DeLAND, Fla. - Adding the thick, lined Michigan gloves to the cold morning ensemble was almost the last straw. Or layer, as it were. But the experience, even on another cold morning in Florida, was worth the effort as I helped my cousin Joyce, a crafter, at a craft show and festival on DeLand's main street.
Fortunately I believed the weather forecast and was ready for the day in Thermal undershirt, two sweatshirts, a coat, hat, and gloves. Yes, this is Florida. I did shed the coat and gloves by noon but the rest of the protective clothing still felt good.
Prior to my first-hand experience, craft shows had been places to buy handmade items that I didn't need. I also expected to find real deals. After all, there's no overhead. Wrong. That assessment has changed drastically.
The artisans, who like to be called crafters, now have my complete respect and admiration. They work hours making the products that they load into boxes, then stack in cars or trucks, and take to the site of the show, where they unload the car, unpack the boxes, set up tables and tents, arrange their merchandise in a way to attract business, and pray that it doesn't rain. If it doesn't rain, they spend eight hours or longer hoping their jewelry, crocheted doilies, hand painted pictures, dog bandanas, or hand-sculpted bowls will bring in enough money to cover the $50 rent for the booth.
Some vendors are super salesmen, while others cower in the background, hoping their wares sell without a pitch. It is a rule that vendors stay until the end of the show, no matter how bad business is. Then they get to load up the stuff that didn't sell, fold up the tables, pack it all in the car or truck, and say good-bye to fellow crafters until the next sale.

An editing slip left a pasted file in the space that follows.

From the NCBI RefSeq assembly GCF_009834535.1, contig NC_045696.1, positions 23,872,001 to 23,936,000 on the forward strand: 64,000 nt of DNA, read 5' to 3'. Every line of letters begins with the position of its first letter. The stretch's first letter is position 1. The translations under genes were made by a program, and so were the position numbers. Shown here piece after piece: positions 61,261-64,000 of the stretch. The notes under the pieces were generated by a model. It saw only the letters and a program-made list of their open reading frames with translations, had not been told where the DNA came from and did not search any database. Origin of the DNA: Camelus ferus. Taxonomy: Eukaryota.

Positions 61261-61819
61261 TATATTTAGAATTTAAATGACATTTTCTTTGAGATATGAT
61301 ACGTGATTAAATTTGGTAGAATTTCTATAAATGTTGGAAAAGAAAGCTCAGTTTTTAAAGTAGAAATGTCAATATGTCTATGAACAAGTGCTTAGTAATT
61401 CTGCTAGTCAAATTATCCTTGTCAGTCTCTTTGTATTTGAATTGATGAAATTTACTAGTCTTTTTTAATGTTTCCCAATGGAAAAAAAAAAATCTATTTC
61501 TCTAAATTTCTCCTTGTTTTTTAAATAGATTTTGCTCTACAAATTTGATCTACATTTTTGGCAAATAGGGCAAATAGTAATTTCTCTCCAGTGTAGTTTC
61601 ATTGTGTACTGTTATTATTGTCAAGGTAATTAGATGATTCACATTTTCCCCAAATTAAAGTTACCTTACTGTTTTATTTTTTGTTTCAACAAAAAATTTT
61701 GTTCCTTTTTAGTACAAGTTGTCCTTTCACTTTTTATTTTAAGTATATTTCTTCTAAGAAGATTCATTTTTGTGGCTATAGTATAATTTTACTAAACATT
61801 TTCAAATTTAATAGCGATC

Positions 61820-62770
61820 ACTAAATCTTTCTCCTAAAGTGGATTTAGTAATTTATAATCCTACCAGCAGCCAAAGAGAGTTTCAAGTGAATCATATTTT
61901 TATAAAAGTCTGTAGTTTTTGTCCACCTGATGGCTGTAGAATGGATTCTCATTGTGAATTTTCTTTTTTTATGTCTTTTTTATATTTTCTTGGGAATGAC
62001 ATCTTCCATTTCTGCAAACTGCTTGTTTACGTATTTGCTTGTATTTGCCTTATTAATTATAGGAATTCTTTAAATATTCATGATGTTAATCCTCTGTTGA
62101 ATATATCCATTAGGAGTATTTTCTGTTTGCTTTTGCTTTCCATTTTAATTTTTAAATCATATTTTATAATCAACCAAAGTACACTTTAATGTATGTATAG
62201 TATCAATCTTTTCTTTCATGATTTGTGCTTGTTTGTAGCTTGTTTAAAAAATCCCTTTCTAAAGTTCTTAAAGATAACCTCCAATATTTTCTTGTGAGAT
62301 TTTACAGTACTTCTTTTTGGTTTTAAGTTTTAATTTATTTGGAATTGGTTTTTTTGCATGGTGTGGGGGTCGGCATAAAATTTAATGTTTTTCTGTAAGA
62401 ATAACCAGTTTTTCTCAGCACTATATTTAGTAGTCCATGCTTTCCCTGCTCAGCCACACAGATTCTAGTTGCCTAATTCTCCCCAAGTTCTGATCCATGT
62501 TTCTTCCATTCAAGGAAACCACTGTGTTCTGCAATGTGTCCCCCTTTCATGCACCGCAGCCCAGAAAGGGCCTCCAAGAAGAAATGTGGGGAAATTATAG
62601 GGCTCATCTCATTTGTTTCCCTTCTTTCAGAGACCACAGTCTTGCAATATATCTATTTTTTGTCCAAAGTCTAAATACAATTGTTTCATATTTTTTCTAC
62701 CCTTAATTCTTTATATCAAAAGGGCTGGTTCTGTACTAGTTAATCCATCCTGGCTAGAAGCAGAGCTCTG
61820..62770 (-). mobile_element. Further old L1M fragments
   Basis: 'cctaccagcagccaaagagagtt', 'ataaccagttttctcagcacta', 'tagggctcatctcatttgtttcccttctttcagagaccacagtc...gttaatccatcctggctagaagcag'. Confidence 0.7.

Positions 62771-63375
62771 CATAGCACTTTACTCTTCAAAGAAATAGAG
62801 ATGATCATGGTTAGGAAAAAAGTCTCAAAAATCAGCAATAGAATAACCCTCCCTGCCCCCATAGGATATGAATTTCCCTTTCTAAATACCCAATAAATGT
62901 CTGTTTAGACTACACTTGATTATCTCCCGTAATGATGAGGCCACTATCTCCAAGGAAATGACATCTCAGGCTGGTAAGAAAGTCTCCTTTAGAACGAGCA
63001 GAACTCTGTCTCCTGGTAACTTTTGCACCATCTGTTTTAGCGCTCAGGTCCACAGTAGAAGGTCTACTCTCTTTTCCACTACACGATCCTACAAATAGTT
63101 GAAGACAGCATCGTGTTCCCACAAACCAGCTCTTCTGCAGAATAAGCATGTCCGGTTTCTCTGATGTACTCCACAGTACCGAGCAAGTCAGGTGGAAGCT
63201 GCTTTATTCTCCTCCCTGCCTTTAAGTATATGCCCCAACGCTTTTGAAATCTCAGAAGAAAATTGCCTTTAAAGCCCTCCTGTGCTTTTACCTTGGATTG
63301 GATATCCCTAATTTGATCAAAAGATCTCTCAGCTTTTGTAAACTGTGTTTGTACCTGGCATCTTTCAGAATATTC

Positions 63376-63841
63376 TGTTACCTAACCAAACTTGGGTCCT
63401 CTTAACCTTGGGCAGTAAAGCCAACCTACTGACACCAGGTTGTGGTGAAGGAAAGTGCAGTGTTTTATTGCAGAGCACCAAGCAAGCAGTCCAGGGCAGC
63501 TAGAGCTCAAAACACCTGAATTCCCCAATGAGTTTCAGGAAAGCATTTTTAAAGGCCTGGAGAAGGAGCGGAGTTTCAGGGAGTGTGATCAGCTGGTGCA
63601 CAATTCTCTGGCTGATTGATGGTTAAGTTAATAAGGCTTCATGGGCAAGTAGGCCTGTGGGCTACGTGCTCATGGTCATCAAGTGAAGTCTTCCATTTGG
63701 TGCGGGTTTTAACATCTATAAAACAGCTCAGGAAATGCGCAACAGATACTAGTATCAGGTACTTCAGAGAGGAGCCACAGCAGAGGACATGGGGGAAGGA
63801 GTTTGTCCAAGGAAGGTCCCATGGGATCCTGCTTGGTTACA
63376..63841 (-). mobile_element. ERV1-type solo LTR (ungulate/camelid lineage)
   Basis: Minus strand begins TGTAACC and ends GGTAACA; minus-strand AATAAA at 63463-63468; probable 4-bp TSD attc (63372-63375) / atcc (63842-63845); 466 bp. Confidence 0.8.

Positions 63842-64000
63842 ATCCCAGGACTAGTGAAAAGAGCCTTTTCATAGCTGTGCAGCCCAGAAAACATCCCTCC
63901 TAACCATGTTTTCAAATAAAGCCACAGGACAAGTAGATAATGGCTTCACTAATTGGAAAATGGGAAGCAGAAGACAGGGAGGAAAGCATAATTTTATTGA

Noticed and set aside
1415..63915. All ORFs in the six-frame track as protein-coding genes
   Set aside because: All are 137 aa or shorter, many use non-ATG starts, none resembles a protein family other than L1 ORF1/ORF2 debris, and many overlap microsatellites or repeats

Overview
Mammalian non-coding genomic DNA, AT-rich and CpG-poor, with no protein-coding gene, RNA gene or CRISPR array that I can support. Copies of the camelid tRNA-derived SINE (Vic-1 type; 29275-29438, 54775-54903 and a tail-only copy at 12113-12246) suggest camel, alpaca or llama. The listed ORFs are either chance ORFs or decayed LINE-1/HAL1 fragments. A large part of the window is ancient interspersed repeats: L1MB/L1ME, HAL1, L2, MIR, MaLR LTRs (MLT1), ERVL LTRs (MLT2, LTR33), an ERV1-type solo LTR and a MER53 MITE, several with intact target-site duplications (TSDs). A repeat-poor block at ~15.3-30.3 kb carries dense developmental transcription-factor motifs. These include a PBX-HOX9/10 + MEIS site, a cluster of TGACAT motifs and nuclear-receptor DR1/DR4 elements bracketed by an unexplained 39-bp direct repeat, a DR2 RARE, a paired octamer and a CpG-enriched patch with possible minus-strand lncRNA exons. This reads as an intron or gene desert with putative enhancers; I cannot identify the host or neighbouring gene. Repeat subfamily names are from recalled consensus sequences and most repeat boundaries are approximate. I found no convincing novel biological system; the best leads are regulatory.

There was a genuine camaradarie among the crafters of all ages. They have much in common.
They share information about future shows and don't hesitate to tell each other if they think it will be a good one or not worth the registration fee. They buy each other's merchandise as a sign of friendship and are quick to offer compliments on each other's products.
They also keep an eye on each other's space when a crafter finds it necessary to leave his or her post or just take a break to check out the other booths and question how sales are.
It's common for crafters to pack their lunch and water for the day. We did too, but I couldn't resist slipping out to buy funnel cakes, the deep-fried dough circles that originated in Pennsylvania Dutch country and are popular at northwest Ohio fairs and festivals.
A bright green bowl has been added to the luggage on this southern journey. Mehg Marshall, a potter who was also our neighbor at the show, made it. Mehg is 20 years old and just getting her feet wet in the craft-show game. After high school she attended Penland, a school of crafts, near Spruce Pine, N.C., and Arrowmont, an art school near Gatlinburg, Tenn.
She enjoys working in her studio in the garage at her home in DeLand because, she says, it's peaceful.
My heart sank when several pieces of her lovely pottery were shattered when they tumbled from the display in the strong winds. She picked up the pieces, tossed them in the trashcan, and said, "These things just happen. It's OK."
I will remember Mehg and her cheerful attitude when I toss a salad in that green bowl next spring.
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